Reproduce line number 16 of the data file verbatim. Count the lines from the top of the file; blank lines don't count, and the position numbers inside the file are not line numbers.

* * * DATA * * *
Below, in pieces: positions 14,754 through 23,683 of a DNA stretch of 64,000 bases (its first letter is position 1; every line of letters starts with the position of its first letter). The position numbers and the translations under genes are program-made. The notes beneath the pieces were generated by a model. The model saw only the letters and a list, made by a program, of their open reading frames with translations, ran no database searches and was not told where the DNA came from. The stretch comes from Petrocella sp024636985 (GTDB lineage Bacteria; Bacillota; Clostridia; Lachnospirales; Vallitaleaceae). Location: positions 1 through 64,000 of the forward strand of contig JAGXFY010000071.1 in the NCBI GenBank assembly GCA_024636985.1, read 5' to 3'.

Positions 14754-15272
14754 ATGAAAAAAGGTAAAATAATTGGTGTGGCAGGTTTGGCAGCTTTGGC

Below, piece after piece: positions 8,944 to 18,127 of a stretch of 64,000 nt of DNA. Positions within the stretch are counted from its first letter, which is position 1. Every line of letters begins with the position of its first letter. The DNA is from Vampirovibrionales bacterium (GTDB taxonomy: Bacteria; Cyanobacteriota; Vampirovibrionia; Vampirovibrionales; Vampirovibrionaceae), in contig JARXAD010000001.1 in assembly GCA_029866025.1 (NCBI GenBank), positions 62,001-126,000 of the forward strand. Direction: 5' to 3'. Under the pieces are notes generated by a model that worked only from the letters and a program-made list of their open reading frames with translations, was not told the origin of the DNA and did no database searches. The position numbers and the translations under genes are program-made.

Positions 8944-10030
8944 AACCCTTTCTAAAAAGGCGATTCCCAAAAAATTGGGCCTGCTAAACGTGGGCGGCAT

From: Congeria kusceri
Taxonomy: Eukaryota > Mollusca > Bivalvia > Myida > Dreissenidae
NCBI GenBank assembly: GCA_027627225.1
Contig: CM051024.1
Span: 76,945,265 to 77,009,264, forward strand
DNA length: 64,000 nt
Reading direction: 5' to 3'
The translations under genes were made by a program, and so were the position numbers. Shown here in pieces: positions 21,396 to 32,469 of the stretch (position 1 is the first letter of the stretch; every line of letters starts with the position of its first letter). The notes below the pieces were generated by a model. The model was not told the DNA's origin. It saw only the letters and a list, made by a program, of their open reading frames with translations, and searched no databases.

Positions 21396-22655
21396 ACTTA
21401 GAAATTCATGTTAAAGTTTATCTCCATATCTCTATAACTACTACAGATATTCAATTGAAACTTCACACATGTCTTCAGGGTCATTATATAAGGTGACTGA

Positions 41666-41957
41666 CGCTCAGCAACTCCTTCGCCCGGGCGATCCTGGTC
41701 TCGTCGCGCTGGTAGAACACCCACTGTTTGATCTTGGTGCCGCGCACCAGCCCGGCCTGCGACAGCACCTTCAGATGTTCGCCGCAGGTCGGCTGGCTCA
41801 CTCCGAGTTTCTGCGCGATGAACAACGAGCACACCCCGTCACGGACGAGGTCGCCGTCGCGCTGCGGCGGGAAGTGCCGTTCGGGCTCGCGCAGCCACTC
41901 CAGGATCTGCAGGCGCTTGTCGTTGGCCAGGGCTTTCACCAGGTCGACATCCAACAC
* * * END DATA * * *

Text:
21396 ACTTA